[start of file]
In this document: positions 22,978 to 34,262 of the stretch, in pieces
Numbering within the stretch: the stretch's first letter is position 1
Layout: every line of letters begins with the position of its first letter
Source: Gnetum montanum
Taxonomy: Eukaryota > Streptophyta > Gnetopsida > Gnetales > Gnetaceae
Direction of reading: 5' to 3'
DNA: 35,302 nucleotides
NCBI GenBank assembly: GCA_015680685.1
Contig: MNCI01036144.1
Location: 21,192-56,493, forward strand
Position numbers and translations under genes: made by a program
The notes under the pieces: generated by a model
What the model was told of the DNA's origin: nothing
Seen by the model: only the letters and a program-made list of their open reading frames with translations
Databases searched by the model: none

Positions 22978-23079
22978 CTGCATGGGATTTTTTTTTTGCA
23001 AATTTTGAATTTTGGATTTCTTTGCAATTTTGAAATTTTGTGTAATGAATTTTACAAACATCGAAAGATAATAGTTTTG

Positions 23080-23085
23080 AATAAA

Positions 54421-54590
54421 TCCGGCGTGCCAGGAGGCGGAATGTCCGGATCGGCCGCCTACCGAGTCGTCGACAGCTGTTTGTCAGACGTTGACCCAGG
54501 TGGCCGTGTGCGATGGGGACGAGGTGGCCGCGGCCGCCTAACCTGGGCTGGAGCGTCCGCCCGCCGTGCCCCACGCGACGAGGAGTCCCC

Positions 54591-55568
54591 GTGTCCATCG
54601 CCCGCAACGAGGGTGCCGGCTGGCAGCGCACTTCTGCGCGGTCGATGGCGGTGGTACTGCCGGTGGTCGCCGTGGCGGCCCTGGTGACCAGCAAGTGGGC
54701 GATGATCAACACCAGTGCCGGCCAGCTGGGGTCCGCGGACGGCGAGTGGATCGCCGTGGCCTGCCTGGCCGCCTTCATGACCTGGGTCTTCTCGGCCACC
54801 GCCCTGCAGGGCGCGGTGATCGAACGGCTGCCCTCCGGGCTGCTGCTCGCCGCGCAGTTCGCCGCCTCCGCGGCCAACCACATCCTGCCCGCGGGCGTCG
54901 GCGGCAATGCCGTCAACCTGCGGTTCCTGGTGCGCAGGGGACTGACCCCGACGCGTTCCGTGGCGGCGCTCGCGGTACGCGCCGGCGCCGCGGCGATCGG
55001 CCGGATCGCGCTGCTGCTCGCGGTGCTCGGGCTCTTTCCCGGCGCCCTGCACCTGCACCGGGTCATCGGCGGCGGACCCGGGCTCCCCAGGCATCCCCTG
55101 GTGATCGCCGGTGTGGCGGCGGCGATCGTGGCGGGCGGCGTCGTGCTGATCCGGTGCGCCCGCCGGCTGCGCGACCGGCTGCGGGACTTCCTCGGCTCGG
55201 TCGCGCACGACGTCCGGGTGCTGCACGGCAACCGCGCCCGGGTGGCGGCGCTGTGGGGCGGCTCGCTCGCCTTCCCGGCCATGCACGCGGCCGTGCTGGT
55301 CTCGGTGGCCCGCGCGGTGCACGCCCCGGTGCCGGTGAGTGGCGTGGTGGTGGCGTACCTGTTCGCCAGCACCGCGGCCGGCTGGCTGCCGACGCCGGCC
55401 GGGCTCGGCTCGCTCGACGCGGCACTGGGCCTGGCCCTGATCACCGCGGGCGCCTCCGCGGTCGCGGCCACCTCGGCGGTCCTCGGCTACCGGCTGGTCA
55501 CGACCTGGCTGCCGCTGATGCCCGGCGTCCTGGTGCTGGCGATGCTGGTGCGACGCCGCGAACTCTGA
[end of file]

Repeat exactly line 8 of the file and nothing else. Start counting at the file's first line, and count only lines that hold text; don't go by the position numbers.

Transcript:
NCBI GenBank assembly: GCA_015680685.1